Tim, who is based in San Francisco, sees autonomous vehicles as key to reducing the stresses of dense urban environments and improving road safety.

Grace Sai, CEO and co-founder, Unravel Carbon

Carbon footprint data in seconds

Grace took a sharp strategic approach.

“When the Paris climate agreement came out in 2015, it was suggested that we had 8 years to cut carbon emissions. But the latest Intergovernmental Panel on Climate Change report says it’s already too late,” Grace said.

“I found out that there are around 400 million companies in the world and only 10,000 have measured their carbon emissions with even fewer reducing. The sector is an alphabet soup, overwhelming to some and confusing to most, often requiring the hiring of costly consultants to help unravel things.”

So, Grace founded a company that converts company accounting data into carbon data in seconds, given that a company’s accounting data is often its richest source of truth, and every dollar spent by a company has a carbon footprint attached to it. Grace said: “With rigorous data science and methodologies aligned with the Greenhouse Gas Protocol, we are able to show a company’s carbon footprint through that.”

From invention to innovation

In her experience as an investor, Grace has gained important perspective for entrepreneurs. Grace said the difference between invention and innovation is the courage to take your idea out to the market to get feedback.

Tim’s secret to running 4 successful businesses is being able to explain convincingly how his intervention works. Similarly to Grace, who stresses the importance of taking the time to find the right co-founders, Tim said: “You’re gonna get a lot of people say ‘that's crazy’.”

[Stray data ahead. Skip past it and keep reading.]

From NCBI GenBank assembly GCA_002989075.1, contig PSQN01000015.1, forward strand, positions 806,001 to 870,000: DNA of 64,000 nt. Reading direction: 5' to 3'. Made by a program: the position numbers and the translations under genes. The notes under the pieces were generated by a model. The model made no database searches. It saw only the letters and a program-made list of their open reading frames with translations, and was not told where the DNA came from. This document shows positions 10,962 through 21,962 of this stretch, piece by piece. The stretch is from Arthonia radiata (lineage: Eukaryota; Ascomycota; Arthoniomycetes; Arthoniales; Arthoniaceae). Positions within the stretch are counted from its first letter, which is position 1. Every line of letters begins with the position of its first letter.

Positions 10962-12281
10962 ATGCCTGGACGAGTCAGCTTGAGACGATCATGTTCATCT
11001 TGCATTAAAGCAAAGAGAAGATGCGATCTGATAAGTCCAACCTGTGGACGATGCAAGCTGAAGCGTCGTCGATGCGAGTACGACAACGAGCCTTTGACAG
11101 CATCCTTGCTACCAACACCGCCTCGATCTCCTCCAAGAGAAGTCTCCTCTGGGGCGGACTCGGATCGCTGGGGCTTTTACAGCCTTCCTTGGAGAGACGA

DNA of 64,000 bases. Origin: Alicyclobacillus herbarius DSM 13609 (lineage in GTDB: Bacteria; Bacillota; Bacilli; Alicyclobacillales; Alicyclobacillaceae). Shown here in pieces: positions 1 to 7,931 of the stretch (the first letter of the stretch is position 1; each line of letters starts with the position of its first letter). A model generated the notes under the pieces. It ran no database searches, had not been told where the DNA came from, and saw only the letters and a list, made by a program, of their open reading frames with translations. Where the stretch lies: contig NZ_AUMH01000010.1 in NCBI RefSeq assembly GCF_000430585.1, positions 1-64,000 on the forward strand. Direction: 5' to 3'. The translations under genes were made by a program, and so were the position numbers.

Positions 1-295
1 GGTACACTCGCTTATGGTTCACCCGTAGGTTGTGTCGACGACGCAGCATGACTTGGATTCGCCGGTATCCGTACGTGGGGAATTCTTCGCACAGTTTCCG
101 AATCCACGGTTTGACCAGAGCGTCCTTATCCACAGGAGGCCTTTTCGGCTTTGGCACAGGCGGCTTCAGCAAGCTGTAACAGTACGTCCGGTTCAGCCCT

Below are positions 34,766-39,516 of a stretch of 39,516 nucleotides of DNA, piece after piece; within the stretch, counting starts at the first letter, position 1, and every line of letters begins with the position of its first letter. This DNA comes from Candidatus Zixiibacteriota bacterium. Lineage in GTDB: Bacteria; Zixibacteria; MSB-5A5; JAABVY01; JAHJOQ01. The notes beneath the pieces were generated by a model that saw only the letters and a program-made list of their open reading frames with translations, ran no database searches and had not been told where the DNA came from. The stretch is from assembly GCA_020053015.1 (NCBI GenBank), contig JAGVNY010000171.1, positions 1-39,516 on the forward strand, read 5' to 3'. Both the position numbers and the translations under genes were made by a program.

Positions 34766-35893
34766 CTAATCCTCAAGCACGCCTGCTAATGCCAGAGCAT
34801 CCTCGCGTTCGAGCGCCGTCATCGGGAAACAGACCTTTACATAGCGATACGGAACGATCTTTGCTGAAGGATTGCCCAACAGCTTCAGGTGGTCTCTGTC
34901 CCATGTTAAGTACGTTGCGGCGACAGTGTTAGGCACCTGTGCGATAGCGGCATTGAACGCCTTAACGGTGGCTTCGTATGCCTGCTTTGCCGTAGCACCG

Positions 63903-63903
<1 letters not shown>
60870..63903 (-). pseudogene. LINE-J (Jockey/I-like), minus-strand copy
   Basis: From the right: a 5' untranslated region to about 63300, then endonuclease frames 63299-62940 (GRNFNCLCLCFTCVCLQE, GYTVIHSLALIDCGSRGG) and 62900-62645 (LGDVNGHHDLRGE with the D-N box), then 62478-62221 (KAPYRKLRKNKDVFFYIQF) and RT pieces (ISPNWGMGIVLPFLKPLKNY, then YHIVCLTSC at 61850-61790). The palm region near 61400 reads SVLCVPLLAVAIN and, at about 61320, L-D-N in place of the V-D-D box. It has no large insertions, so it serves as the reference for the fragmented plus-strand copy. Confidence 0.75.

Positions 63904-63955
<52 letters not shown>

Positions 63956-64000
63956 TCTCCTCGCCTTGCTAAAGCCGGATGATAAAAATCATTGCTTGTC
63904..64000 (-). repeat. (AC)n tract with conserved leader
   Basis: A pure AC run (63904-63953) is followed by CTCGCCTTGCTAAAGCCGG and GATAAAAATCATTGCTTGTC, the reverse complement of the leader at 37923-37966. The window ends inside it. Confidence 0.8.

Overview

You're also going to get a few people say, ‘that makes sense to me, let's work together’ – and then you go as a team.

The meaning of intelligence

As a society today, we are discussing and debunking approaches to running cities, healthcare systems, climate management, online networks and more. So, what constitutes intelligent thinking?

“To me, intelligence means having the ability to recognise patterns and acting in a way that changes those to your advantage,” Tim said.

“The right vision involves seeing the architecture of society and systems and shifting these in a novel way.”

Meet the experts

Meet with Tim and Grace at our annual Visiting Entrepreneur Program, running from 22 June to 1 July 2022.

Hear Tim and Grace at the launch event: Future TBD: How is technology shaping a better future? – Wednesday 22 June

Tim will also share his knowledge at:

Grace will offer insights at:

We will question everything, covering the future possibilities of the metaverse, cancer research, smart cities, synthetic biology, web 3.0 and more.

The Visiting Entrepreneur Program is a series of free events where global and local experts explore the latest technological breakthroughs and innovations. It’s produced by the City of Sydney with partner organisations from the local startup ecosystem. The 2022 edition is kindly supported by Tech Central and the Greater Cities Commission. See the full program.